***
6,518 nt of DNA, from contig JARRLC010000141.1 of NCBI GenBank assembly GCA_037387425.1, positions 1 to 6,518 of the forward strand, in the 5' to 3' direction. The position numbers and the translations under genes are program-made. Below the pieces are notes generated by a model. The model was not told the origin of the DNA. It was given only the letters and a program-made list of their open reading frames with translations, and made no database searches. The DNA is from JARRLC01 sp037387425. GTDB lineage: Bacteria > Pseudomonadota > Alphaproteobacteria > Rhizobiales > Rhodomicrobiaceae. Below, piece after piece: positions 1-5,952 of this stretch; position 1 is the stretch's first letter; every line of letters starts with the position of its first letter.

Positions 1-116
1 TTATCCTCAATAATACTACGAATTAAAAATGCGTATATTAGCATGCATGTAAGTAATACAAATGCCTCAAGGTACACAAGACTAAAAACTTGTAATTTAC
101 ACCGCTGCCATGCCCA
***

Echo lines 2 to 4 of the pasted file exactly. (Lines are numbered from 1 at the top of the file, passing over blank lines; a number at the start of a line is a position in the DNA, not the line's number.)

Positions 1-116
1 TTATCCTCAATAATACTACGAATTAAAAATGCGTATATTAGCATGCATGTAAGTAATACAAATGCCTCAAGGTACACAAGACTAAAAACTTGTAATTTAC
101 ACCGCTGCCATGCCCA